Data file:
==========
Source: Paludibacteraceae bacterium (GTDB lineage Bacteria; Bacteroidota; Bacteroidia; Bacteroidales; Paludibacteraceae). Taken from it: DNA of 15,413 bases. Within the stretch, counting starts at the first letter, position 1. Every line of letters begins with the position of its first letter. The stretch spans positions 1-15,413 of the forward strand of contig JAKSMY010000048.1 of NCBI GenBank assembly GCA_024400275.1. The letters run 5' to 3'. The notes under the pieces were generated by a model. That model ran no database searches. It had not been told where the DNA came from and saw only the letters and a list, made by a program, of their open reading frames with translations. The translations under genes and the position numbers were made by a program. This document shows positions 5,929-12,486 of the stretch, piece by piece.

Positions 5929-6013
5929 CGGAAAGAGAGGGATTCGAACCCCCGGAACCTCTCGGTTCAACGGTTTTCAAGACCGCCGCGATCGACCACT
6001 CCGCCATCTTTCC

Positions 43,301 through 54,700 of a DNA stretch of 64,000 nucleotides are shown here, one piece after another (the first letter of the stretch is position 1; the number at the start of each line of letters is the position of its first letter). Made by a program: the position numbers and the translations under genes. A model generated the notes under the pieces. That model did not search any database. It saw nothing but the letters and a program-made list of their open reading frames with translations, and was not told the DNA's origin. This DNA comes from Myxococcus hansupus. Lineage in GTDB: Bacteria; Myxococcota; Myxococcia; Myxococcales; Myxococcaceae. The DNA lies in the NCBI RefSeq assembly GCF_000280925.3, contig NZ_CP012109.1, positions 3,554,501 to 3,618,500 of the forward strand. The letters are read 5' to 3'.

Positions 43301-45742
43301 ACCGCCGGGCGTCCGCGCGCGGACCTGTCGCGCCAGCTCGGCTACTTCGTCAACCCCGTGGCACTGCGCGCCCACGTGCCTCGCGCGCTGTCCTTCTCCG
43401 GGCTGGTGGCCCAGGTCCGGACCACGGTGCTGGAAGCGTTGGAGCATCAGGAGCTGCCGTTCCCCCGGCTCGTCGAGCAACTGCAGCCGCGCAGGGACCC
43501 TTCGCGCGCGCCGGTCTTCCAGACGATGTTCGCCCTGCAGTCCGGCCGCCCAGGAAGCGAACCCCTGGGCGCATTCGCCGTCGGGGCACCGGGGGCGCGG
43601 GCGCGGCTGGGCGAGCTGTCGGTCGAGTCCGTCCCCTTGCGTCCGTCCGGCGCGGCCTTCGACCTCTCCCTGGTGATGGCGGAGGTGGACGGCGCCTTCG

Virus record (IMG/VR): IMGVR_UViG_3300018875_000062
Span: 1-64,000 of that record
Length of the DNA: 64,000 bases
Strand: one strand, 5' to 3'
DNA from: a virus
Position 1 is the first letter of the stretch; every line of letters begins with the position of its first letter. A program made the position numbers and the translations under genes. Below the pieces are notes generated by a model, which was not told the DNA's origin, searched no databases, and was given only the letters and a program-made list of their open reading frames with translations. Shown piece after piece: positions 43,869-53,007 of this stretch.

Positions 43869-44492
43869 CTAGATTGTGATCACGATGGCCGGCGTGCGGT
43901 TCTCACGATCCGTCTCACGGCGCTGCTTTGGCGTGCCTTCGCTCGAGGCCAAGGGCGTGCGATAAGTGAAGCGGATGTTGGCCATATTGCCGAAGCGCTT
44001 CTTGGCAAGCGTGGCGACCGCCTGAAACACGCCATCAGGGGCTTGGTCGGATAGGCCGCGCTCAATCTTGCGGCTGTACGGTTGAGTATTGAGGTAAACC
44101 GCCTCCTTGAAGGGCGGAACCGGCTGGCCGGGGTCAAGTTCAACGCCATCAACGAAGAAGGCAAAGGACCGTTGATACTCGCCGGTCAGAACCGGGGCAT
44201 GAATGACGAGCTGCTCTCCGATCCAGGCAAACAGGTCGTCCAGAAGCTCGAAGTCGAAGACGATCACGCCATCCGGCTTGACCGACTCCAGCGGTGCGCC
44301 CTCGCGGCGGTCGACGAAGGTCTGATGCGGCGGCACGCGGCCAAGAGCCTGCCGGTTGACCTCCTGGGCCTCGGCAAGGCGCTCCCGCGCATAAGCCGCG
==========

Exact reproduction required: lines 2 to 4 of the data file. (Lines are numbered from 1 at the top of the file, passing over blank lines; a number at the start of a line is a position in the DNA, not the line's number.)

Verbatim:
Positions 5929-6013
5929 CGGAAAGAGAGGGATTCGAACCCCCGGAACCTCTCGGTTCAACGGTTTTCAAGACCGCCGCGATCGACCACT
6001 CCGCCATCTTTCC